Dear Diary - Dad's Edition - Entry 3 | Brush Baby - Best Toothbrush For Kids

Dad’s back again with another diary entry - “where’s mum?”. A phrase commonly used at bedtime, we love to see dads getting involved in the baby ‘brush, story and bed’ routine! So come on dads - pick up that baby’s toothbrush and get to work! Brush-Baby offers a whole range of safe toothpastes for toddlers that are gentle on milk teeth but tough on plaque. We also stock teething remedies for babies like our colourful baby teether rings


It’s something that’s often said, but there’s no harm in stating it again: “DADS DON’T BABYSIT”. During my time as a stay-at-home-dad, I’ve had more people (complete strangers) than I can count come up to me and ask if I’m ‘babysitting’ today. With time, I’ve learned to take such queries on the chin. I smile and say that the kids are having a ‘Daddy Day’. Life really is too short to attempt to explain to every random person I meet that a kid spending time with their dad isn’t always the result of the father filling in for a temporarily absent mum.  

Dads are not secondary parents.  

Here’s a diary entry of mine, from a time when it seemed everyone had the same question: “Where’s Mum?”  

“Dear Diary,  

I know that people aren’t meaning it to be nasty. Or, at least, I hope they’re not. But my life at the moment seems to be one long inquisition where complete strangers, on seeing me out with the kids in the pram, seem compelled to ask the same question: “Where’s Mum?” 

TBH, I’m beginning to understand how Ant feels. What am I talking about? Ant McPartlin of ‘Ant & Dec’ fame. Whenever he’s out and about, on his own, people must come up to Ant and say: “Where is he then?” or “On your own today?” or “Where’s Dec?”. To be fair, the reciprocal must also be true of Dec, where the focus of the questions becomes the absence of Ant. It must be so frustrating to only be viewed as half of something, not a whole in your own right. That said, if I was offered their millions, I’m sure I’d cope.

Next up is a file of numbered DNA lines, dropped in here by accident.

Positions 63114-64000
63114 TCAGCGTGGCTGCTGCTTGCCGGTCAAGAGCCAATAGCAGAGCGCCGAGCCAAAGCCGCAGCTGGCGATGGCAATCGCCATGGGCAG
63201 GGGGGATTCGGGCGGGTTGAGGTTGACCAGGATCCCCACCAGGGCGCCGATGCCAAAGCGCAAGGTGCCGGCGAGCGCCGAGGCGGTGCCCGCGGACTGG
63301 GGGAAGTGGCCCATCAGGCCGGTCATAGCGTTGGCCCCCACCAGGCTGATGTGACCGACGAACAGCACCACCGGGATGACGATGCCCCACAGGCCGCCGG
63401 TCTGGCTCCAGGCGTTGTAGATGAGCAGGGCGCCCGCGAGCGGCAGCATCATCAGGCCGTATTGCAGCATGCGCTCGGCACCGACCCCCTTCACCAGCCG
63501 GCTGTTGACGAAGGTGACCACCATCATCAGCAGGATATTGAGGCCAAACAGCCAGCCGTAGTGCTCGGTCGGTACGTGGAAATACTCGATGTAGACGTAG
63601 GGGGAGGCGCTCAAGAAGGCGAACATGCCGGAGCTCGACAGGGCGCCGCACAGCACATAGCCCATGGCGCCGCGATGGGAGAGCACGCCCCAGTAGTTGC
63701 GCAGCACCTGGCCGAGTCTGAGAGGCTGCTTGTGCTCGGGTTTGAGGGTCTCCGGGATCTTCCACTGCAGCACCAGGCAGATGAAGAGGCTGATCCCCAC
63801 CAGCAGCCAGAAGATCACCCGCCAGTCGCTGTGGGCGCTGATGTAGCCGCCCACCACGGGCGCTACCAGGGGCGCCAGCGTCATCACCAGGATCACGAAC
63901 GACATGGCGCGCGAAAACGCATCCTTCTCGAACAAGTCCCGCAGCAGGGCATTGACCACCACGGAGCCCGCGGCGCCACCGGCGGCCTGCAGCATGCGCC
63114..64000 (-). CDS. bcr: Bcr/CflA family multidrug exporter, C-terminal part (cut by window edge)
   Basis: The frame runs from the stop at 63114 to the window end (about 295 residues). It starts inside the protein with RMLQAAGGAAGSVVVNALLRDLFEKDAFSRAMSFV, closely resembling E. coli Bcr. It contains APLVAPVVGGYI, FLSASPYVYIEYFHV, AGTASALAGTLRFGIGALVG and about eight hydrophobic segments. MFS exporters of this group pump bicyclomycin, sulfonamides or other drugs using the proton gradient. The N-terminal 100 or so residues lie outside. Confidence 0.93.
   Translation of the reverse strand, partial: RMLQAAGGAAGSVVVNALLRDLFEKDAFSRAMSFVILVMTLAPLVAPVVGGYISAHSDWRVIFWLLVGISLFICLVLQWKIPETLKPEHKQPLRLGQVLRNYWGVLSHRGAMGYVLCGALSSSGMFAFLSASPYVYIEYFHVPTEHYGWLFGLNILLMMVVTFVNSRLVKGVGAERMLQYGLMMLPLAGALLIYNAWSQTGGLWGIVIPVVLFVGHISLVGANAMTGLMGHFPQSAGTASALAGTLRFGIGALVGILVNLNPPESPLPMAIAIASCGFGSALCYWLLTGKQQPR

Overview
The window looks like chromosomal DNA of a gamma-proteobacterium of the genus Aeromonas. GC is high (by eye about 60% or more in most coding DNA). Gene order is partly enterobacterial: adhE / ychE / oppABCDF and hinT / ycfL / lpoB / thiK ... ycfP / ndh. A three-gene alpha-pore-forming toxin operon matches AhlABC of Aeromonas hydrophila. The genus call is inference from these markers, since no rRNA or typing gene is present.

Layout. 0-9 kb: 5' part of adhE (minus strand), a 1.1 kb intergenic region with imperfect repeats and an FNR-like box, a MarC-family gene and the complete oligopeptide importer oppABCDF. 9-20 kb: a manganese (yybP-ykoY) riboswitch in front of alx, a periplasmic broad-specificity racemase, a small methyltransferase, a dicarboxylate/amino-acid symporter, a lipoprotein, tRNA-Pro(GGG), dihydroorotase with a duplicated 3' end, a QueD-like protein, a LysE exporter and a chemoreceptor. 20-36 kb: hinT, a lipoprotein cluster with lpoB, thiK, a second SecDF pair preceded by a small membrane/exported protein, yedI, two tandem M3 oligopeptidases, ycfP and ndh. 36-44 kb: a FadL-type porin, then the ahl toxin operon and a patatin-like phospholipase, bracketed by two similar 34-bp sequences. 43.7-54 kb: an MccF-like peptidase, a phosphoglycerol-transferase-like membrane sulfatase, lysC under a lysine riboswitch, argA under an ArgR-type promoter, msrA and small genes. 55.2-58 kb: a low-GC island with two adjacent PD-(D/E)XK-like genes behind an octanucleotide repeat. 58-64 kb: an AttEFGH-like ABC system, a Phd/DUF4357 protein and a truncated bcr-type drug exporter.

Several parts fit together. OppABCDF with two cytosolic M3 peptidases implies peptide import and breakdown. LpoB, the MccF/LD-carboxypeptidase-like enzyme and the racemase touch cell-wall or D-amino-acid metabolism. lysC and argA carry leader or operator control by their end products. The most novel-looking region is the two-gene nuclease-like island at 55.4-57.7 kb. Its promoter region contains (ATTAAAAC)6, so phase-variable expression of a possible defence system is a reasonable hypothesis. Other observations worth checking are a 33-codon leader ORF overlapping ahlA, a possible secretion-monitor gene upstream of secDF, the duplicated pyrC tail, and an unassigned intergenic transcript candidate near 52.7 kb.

Back to me. I’m frustrated that, in our society, when looking after kids, people don’t notice who is there (the dad) rather they seem focused on who isn’t (the mum). It’s as if somewhere, deep down within people, there’s a feeling that the natural order of things has been upset by a dad taking on the childcare rather than the mum.  

Seriously, I’m not sure if people expect me to be surprised upon their bringing up the absence of Mum. Do they think I’ll start looking around to see if she’s somewhere in the vicinity, like a mislaid teddy bear? Many older people ask me if I’m ‘giving mum a break’. To which my usual reply is “No, she’s at work. She’ll be giving me a break later by looking after the kids”. This is often met with looks of disgust normally reserved for anyone who announces that coffee cream is their favourite soft-centred chocolate or that they prefer Eamon & Ruth to Phil & Holly on This Morning 

A man came up to me today, as I dealt with my son, mid tantrum and announced: “You’re brave!” I’m sure, on some level, this was supposed to be a compliment. He was showing that, by dealing with these infant tears, I was going above and beyond the call of duty. But let’s think about it, I’m not being brave in looking after MY OWN CHILDREN. Surely, catering to their needs is the very least I can do. Bravery is all about putting yourself at risk to go above and beyond day-to-day parameters in order to help others. All I do is change nappies and watch far too much Hey Duggee (which, BTW, is amazing).  

So, what am I saying? It’s simple really. Next time you see a dad out with his kids, please don’t remind him of who isn’t there (the mum). Why not engage on a positive level about who is present and how testing, but rewarding, parenting can be?  

And PLEASE, whatever you do, don’t ask him if he’s ‘babysitting’. It’s like asking a professional builder if they’re doing ‘a bit of DIY’. It won’t get a good response.”  

Chris McGuire,